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United States Department of Agriculture

Agricultural Research Service

Research Project: Improved Management to Balance Production and Conservation in Great Plains Rangelands

Location: Rangeland Resources & Systems Research

Title: Historical wildfires do not promote cheatgrass invasion in a western Great Plains steppe

Author
item Porensky, Lauren
item Blumenthal, Dana

Submitted to: Biological Invasions
Publication Type: Peer Reviewed Journal
Publication Acceptance Date: 7/6/2016
Publication Date: 10/12/2016
Citation: Porensky, L.M., Blumenthal, D.M. 2016. Historical wildfires do not promote cheatgrass invasion in a western Great Plains steppe. Biological Invasions. 18:3333-3349.

Interpretive Summary: Plant invasion and wildfire are often tightly linked. In western North America, positive feedbacks between wildfire and cheatgrass (Bromus tectorum) invasion have led to plant community conversion across millions of hectares of land. Impacts of this conversion include reduced biodiversity, wildlife habitat, and livestock weight gains, as well as increased costs associated with fighting fires and rehabilitating invaded areas. It is unclear whether the fire-invasion feedback cycles observed in the Great Basin operate similarly in the western Great Plains. We asked how 28 wildfires influenced cheatgrass and a related species, Japanese brome (B. arvensis), in northeastern Wyoming. We found that instead of promoting invasion, wildfires had no effect on the occurrence of two invasive bromes. In sites where B. tectorum occurred, fire tended to reduce its abundance. Aside from fire, we found that soil texture, cover of other plant species, and microclimate (slope and aspect) were key drivers of annual brome abundance. Cheatgrass was more likely to occur on coarser-textured soils, while Japanese brome was more likely to occur on finer-textured soils. Both brome species were positively associated with southeasterly slopes (warmer, wetter microsites). In the western Great Plains, where annual bromes coexist with native species that are well-adapted to frequent fire and grazing, wildfire does not appear to promote cheatgrass invasion, although climate change might.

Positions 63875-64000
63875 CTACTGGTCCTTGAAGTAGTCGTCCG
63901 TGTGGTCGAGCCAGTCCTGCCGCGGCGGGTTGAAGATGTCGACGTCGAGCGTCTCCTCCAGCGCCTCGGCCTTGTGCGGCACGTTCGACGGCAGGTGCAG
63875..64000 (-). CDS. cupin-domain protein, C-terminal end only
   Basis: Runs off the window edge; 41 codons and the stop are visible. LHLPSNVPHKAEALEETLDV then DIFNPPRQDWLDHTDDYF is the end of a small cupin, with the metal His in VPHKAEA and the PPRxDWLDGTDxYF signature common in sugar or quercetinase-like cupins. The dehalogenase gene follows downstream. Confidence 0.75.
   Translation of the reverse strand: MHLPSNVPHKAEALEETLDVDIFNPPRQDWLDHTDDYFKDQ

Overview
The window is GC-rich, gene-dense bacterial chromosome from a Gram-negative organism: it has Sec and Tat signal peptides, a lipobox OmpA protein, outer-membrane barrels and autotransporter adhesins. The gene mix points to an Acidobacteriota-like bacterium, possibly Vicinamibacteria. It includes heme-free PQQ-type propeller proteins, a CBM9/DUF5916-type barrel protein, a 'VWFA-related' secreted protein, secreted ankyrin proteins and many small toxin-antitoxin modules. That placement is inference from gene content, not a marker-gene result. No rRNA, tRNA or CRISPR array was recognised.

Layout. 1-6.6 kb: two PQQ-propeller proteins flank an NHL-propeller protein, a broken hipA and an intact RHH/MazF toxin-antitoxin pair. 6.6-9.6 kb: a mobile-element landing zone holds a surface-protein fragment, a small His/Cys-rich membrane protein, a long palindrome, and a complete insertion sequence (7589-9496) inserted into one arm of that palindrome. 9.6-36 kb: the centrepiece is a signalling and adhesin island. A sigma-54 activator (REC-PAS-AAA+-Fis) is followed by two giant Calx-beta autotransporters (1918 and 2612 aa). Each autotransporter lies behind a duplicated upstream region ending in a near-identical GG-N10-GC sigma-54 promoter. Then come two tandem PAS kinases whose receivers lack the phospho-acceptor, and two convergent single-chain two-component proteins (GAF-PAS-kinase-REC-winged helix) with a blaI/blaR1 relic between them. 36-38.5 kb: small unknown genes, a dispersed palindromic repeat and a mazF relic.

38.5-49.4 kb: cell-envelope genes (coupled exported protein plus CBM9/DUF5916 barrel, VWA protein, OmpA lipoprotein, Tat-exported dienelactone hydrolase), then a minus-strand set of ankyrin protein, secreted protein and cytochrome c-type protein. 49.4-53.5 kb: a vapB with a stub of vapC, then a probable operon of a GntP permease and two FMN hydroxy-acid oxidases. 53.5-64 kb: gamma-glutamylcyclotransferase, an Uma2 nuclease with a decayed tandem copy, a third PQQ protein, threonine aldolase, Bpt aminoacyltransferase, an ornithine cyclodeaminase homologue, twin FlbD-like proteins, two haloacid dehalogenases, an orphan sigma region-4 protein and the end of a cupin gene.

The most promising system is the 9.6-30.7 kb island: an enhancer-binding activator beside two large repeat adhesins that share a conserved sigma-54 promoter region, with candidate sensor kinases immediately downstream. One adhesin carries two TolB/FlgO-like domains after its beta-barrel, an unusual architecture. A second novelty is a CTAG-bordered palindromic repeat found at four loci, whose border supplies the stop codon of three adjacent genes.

Technical Abstract: Plant invasion and wildfire are often tightly linked. In western North America, positive feedbacks between wildfire and Bromus tectorum (cheatgrass) invasion have contributed to plant community conversion across millions of hectares of land. Impacts of this conversion include reduced biodiversity, wildlife habitat, and livestock weight gains, as well as increased costs associated with fighting fires and rehabilitating invaded areas. While B. tectorum has been studied intensively in the Intermountain West, much less is known about its invasion east of the Rocky Mountains. It is unclear whether the fire-invasion feedback cycles observed in the Great Basin operate similarly in the western Great Plains. We asked how wildfire has influenced B. tectorum and its congener, B. arvensis, in a shrub-grass ecotone in northeastern Wyoming. We also asked whether the effect of wildfire on B. tectorum varies based on soil type, topography, vegetation, or disturbance. We found that instead of promoting invasion, wildfires in northeast Wyoming had no effect on the occurrence of two invasive brome species. In sites where B. tectorum occurred, fire tended to reduce its abundance. Aside from fire, we found that soil texture, cover of other plant species, and microclimate (slope and aspect) were key drivers of annual brome occurrence and abundance. Bromus tectorum was more likely to occur on coarser-textured soils, while B. arvensis was more likely to occur on finer-textured soils. For B. tectorum, higher competitor cover was associated with increased likelihood of occurrence but reduced abundance where present. Both brome species were positively associated with warmer, wetter microsites. In the western Great Plains, where annual bromes coexist with native species that are well-adapted to frequent fire and grazing, wildfire does not appear to promote B. tectorum invasion. Our findings stress that relationships between fire and plant invasion are governed not by invader identity alone but by ecosystem-specific interactions among invaders, fire regimes, and resident species.

Last Modified: 09/25/2017
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